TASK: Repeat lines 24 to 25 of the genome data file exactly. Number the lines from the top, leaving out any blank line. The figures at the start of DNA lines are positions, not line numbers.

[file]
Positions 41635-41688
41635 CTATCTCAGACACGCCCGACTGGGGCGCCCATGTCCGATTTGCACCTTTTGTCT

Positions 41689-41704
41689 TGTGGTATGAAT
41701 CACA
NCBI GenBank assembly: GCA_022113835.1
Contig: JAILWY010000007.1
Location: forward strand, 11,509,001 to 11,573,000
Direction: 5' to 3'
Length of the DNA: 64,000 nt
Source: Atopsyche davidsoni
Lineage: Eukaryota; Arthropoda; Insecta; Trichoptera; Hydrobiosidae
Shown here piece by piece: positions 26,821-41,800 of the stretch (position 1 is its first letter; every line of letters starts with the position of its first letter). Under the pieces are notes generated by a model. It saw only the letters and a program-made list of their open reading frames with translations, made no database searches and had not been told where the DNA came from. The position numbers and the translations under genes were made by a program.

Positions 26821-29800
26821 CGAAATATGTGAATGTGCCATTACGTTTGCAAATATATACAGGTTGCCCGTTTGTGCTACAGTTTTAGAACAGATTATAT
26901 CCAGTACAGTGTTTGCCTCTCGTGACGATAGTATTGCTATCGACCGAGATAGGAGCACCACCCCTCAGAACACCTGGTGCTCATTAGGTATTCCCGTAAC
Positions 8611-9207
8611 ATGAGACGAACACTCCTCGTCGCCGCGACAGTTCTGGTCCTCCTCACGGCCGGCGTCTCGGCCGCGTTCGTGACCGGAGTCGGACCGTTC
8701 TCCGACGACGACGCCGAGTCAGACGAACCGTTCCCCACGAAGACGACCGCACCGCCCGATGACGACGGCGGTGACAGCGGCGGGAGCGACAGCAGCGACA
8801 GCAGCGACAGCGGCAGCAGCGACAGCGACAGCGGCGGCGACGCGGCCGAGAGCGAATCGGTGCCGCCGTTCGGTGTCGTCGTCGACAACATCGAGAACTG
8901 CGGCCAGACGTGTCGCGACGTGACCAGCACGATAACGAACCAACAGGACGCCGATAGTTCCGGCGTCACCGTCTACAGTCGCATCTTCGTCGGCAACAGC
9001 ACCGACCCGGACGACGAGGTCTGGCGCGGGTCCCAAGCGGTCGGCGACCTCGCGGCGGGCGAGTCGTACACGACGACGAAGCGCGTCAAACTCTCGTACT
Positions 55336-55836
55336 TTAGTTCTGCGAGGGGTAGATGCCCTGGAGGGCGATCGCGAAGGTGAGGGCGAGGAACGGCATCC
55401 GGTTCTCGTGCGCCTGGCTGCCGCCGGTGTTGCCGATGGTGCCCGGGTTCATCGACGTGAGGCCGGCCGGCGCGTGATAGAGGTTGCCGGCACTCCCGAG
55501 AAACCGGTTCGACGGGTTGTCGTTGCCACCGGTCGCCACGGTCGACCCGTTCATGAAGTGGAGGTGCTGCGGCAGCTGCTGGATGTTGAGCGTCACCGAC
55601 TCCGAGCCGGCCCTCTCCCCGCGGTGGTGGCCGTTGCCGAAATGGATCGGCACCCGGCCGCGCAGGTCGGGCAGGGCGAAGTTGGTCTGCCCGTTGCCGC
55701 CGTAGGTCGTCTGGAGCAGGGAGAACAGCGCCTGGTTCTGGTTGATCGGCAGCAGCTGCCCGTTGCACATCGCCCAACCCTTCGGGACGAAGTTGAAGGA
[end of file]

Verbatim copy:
55336 TTAGTTCTGCGAGGGGTAGATGCCCTGGAGGGCGATCGCGAAGGTGAGGGCGAGGAACGGCATCC
55401 GGTTCTCGTGCGCCTGGCTGCCGCCGGTGTTGCCGATGGTGCCCGGGTTCATCGACGTGAGGCCGGCCGGCGCGTGATAGAGGTTGCCGGCACTCCCGAG